• I had the same thing at a campground in Florida. I knew better because I have a Progressive 30 amp protector with the bells and whistles . I also have a 5th wheel and have a 50 amp Progressive for it too. If your electric protector says there’s a problem listen to it and not the dangerous employees that know nothing out there. Always test the outlet PRIOR to backing into the space. If the protector is telling you there is a problem demand a new spot and test that one too.

  4. When testing the 50 a outlet Mike didn’t check voltage between each hot and ground. Can I assume it should be 120 or so just like on 20 and 30a service!

    • Any hot-to-ground measurement on a 20, 30 or 50-amp outlet should read close to 120 volts, but 110 to 128 volts is generally okay. However if the hot-to-ground voltage measures significantly less than hot-to-neutral (more than 5 volts difference) that’s a sign that the ground wire doesn’t have a solid connection back to the service panel ground/neutral bonding point.

  5. Don’t forget that now the circuit breakers are on the neutral side and all the 120 volt items in the RV are energized (with potential) even with the circuit breakers turned off, that is to say someone could switch off the circuit breakers before working on an appliance or an outlet and still get electrocuted upon opening the appliance or outlet since there is still line voltage present, coming in on the un-interrupted white wire which should never be energized and normally one would not expect to be energized.
    There is no way I would use a reverse polarity RV hookup and for your electrician to say it doesn’t matter is irresponsible and could become a liability for him just by saying it’s OK to use. Licensed and qualified professionals in the trades have a certain degree of responsibility when it comes to the safety of the consumer. If you have a wiring problem & an open ground and something happens after he told you “it doesn’t matter” he could end up in court.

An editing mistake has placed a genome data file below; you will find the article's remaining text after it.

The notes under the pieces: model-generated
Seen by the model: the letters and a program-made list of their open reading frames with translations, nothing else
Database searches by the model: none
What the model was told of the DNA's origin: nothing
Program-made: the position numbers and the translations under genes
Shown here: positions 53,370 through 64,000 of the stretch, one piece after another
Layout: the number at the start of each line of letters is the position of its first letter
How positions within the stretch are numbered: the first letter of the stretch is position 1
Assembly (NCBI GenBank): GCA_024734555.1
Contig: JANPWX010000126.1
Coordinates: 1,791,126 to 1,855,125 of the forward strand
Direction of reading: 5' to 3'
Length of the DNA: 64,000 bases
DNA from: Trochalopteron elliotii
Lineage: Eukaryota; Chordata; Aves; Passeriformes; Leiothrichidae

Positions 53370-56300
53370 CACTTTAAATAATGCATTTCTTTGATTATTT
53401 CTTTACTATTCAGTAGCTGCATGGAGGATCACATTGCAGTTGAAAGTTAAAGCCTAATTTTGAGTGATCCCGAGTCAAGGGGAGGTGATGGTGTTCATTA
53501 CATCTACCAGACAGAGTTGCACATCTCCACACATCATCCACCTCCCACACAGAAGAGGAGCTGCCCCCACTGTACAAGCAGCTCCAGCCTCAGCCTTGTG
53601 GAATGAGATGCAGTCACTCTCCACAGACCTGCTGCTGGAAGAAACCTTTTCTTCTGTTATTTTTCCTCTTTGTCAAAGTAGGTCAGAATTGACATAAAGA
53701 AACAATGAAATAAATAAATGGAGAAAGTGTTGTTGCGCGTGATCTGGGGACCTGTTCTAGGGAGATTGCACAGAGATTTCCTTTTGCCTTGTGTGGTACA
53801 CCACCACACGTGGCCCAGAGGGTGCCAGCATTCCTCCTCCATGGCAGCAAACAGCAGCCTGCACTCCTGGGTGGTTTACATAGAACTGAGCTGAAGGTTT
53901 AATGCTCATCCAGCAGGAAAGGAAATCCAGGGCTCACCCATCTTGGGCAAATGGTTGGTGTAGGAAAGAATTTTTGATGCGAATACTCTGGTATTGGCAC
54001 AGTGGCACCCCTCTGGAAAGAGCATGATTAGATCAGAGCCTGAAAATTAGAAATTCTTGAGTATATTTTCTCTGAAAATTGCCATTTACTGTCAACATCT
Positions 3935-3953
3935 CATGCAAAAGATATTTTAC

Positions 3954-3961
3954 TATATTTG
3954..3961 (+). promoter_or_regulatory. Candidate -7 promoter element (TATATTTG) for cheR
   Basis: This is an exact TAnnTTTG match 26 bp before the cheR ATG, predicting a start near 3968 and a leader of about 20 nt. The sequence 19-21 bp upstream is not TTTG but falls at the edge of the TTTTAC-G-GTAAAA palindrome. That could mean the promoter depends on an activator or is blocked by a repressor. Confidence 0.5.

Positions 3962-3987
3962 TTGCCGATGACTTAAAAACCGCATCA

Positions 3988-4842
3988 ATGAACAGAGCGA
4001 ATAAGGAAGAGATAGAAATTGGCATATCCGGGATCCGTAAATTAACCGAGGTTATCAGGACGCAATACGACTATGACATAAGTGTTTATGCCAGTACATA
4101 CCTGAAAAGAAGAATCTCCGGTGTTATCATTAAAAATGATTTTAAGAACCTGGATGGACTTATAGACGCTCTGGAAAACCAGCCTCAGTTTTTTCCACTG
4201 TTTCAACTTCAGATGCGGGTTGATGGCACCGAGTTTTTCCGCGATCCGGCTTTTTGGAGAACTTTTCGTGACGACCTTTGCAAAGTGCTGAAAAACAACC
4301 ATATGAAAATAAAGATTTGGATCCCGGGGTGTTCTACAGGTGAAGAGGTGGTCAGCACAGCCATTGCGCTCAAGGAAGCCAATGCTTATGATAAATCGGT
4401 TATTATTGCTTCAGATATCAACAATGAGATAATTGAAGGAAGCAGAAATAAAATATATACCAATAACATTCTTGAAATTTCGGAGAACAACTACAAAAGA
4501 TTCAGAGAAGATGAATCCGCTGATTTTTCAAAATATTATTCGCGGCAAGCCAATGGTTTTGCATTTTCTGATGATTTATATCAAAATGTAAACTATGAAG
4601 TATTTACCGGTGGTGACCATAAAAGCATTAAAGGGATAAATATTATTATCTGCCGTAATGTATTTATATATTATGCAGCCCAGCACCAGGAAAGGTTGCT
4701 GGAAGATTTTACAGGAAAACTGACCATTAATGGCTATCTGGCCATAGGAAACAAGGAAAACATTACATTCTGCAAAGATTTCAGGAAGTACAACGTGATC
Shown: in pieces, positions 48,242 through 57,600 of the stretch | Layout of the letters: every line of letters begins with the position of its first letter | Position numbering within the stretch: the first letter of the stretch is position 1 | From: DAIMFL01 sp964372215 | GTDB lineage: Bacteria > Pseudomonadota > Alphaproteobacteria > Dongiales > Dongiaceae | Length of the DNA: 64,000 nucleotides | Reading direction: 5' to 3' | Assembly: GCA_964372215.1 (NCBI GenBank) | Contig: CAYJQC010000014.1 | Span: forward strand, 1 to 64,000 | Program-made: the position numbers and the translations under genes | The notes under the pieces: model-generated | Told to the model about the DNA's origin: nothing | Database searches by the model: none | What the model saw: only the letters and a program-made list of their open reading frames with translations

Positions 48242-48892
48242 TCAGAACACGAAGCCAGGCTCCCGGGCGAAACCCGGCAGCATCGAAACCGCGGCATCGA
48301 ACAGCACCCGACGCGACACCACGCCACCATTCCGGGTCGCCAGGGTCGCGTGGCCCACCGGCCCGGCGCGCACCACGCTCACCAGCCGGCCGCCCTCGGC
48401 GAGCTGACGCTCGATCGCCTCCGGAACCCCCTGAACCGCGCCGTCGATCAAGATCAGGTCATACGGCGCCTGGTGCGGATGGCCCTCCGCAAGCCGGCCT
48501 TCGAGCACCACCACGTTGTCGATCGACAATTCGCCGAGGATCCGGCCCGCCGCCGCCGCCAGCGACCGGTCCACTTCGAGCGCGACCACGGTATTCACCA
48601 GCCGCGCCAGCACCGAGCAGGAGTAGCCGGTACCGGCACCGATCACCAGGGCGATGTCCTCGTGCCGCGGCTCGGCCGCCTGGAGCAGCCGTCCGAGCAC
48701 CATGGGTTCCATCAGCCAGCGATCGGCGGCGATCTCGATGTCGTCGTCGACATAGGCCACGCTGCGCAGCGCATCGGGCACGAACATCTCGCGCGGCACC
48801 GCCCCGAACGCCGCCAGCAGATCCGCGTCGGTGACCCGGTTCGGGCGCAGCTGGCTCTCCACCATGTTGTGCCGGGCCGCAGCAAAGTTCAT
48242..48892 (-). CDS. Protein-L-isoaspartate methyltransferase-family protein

• All true. The immediate danger is to any technician working on a reverse polarity system is that the neutral will be hot and they can easily be shocked by what they assume is a conductor with no voltage potential.

      Of course something even more dangerous is the combination of a reverse polarity with a bootleg ground. I’ve named this an RPBG (Reverse Polarity Bootleg Ground) which you can read about here:

  6. You say in your answer that “you should measure close to 0 volts between ground and neutral, and 120 volts between neutral and hot or neutral and ground.” How is ‘ground and neutral’ different from ‘neutral and ground’?


Please enter your comment!
Please enter your name here

This site uses Akismet to reduce spam. Learn how your comment data is processed.

Sign up for the

RVtravel Newsletter

Sign up and receive 3 FREE RV Checklists: Set-Up, Take-Down and Packing List.